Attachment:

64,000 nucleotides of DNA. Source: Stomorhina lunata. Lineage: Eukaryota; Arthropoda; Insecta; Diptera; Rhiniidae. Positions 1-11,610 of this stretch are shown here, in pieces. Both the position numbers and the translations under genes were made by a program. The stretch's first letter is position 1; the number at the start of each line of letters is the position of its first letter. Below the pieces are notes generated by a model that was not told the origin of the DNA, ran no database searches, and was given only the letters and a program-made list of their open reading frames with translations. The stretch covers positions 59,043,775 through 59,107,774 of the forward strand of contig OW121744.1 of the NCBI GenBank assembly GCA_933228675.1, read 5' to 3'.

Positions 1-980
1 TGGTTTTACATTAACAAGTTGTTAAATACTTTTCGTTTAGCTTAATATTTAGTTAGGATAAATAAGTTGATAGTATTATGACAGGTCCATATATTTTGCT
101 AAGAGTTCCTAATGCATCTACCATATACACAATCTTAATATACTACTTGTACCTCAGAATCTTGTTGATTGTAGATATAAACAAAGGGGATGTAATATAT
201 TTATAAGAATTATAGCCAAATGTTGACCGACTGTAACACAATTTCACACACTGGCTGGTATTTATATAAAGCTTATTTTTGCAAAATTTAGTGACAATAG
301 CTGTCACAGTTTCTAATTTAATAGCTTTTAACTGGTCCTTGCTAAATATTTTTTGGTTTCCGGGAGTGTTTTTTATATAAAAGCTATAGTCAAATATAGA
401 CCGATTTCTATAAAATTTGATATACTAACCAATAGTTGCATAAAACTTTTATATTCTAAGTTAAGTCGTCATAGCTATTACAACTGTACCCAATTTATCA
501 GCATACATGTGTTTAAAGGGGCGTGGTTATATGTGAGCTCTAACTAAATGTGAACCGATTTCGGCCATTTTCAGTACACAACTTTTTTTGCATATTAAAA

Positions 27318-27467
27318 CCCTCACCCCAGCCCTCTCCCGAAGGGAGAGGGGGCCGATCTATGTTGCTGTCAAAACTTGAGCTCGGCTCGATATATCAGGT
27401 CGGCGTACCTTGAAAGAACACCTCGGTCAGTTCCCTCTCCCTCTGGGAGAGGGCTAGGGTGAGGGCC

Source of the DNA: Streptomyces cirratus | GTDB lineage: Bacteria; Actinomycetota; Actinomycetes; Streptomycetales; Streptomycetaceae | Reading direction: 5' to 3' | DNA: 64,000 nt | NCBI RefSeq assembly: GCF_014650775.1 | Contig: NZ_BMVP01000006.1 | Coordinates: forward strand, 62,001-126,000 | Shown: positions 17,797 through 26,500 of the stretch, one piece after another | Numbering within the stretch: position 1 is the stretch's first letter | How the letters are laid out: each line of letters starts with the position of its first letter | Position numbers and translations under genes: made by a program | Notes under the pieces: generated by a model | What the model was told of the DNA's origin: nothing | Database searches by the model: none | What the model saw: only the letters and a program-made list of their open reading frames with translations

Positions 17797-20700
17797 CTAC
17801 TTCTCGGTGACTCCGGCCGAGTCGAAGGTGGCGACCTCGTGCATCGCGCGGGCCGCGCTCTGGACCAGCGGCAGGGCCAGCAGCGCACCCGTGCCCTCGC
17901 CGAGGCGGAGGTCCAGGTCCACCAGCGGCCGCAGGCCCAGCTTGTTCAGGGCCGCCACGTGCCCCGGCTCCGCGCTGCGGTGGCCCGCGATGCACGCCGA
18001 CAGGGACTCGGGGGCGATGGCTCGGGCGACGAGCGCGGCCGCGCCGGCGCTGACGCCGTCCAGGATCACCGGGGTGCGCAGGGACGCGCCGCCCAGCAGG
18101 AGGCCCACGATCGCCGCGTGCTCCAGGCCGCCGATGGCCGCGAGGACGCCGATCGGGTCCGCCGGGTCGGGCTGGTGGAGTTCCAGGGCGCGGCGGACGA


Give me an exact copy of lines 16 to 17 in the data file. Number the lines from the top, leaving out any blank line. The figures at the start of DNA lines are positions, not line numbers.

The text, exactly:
17901 CGAGGCGGAGGTCCAGGTCCACCAGCGGCCGCAGGCCCAGCTTGTTCAGGGCCGCCACGTGCCCCGGCTCCGCGCTGCGGTGGCCCGCGATGCACGCCGA
18001 CAGGGACTCGGGGGCGATGGCTCGGGCGACGAGCGCGGCCGCGCCGGCGCTGACGCCGTCCAGGATCACCGGGGTGCGCAGGGACGCGCCGCCCAGCAGG